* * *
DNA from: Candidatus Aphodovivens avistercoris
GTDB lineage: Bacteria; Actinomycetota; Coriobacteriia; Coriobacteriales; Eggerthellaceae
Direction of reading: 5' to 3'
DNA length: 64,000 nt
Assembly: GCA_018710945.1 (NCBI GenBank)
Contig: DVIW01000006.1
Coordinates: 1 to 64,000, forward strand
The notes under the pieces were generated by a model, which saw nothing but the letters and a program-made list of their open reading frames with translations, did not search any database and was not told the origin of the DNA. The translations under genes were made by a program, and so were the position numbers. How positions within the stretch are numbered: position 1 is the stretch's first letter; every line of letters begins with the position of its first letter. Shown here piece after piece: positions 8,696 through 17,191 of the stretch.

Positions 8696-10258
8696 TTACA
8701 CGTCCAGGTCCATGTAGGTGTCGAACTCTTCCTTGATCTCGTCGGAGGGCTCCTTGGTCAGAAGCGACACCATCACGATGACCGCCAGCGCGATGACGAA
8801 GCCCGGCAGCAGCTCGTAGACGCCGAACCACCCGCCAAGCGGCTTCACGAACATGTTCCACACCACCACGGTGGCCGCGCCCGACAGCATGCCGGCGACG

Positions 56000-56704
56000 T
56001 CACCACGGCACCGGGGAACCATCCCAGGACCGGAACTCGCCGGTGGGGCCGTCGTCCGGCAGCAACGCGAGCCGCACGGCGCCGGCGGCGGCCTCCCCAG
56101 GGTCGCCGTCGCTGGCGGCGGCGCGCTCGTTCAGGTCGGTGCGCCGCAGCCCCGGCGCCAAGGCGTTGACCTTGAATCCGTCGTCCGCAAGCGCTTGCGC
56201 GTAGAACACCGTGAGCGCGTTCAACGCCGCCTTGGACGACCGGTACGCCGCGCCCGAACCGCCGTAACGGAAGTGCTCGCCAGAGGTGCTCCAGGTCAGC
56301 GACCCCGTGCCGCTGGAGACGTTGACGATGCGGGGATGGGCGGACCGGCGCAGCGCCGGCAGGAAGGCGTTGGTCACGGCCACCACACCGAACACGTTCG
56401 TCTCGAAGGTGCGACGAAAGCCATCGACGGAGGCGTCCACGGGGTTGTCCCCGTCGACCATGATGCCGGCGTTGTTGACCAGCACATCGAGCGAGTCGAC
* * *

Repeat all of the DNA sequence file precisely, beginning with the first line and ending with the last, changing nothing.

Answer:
DNA from: Candidatus Aphodovivens avistercoris
GTDB lineage: Bacteria; Actinomycetota; Coriobacteriia; Coriobacteriales; Eggerthellaceae
Direction of reading: 5' to 3'
DNA length: 64,000 nt
Assembly: GCA_018710945.1 (NCBI GenBank)
Contig: DVIW01000006.1
Coordinates: 1 to 64,000, forward strand
The notes under the pieces were generated by a model, which saw nothing but the letters and a program-made list of their open reading frames with translations, did not search any database and was not told the origin of the DNA. The translations under genes were made by a program, and so were the position numbers. How positions within the stretch are numbered: position 1 is the stretch's first letter; every line of letters begins with the position of its first letter. Shown here piece after piece: positions 8,696 through 17,191 of the stretch.

Positions 8696-10258
8696 TTACA
8701 CGTCCAGGTCCATGTAGGTGTCGAACTCTTCCTTGATCTCGTCGGAGGGCTCCTTGGTCAGAAGCGACACCATCACGATGACCGCCAGCGCGATGACGAA
8801 GCCCGGCAGCAGCTCGTAGACGCCGAACCACCCGCCAAGCGGCTTCACGAACATGTTCCACACCACCACGGTGGCCGCGCCCGACAGCATGCCGGCGACG

Positions 56000-56704
56000 T
56001 CACCACGGCACCGGGGAACCATCCCAGGACCGGAACTCGCCGGTGGGGCCGTCGTCCGGCAGCAACGCGAGCCGCACGGCGCCGGCGGCGGCCTCCCCAG
56101 GGTCGCCGTCGCTGGCGGCGGCGCGCTCGTTCAGGTCGGTGCGCCGCAGCCCCGGCGCCAAGGCGTTGACCTTGAATCCGTCGTCCGCAAGCGCTTGCGC
56201 GTAGAACACCGTGAGCGCGTTCAACGCCGCCTTGGACGACCGGTACGCCGCGCCCGAACCGCCGTAACGGAAGTGCTCGCCAGAGGTGCTCCAGGTCAGC
56301 GACCCCGTGCCGCTGGAGACGTTGACGATGCGGGGATGGGCGGACCGGCGCAGCGCCGGCAGGAAGGCGTTGGTCACGGCCACCACACCGAACACGTTCG
56401 TCTCGAAGGTGCGACGAAAGCCATCGACGGAGGCGTCCACGGGGTTGTCCCCGTCGACCATGATGCCGGCGTTGTTGACCAGCACATCGAGCGAGTCGAC